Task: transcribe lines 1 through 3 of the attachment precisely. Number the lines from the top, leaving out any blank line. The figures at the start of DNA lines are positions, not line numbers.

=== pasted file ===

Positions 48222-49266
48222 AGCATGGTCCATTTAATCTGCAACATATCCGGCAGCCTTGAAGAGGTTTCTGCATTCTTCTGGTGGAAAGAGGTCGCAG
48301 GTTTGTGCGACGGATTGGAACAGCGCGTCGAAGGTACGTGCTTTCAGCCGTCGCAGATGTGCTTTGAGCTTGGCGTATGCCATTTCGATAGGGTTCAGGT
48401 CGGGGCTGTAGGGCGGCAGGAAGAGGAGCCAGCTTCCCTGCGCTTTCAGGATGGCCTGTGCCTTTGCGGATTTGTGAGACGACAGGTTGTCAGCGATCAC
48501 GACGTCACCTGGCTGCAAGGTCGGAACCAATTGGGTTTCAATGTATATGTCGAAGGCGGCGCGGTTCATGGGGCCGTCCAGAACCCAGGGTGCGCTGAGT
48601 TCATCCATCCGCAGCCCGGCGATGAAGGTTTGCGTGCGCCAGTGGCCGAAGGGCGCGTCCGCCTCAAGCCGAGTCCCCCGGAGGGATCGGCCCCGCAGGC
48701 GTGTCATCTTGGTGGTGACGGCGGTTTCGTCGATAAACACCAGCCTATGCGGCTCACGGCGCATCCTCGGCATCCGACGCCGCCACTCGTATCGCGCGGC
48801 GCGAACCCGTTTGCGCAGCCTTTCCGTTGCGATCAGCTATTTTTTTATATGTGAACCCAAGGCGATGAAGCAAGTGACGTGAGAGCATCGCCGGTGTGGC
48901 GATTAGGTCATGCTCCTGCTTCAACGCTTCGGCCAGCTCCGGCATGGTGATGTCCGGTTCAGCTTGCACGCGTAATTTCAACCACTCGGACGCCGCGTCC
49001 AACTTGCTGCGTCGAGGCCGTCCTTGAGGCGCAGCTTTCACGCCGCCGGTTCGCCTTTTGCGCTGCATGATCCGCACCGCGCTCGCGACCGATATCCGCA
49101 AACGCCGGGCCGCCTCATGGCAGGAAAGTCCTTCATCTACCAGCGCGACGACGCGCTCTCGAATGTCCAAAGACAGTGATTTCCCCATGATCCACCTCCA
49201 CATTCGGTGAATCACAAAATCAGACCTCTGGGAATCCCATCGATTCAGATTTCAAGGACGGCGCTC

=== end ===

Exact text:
Positions 48222-49266
48222 AGCATGGTCCATTTAATCTGCAACATATCCGGCAGCCTTGAAGAGGTTTCTGCATTCTTCTGGTGGAAAGAGGTCGCAG
48301 GTTTGTGCGACGGATTGGAACAGCGCGTCGAAGGTACGTGCTTTCAGCCGTCGCAGATGTGCTTTGAGCTTGGCGTATGCCATTTCGATAGGGTTCAGGT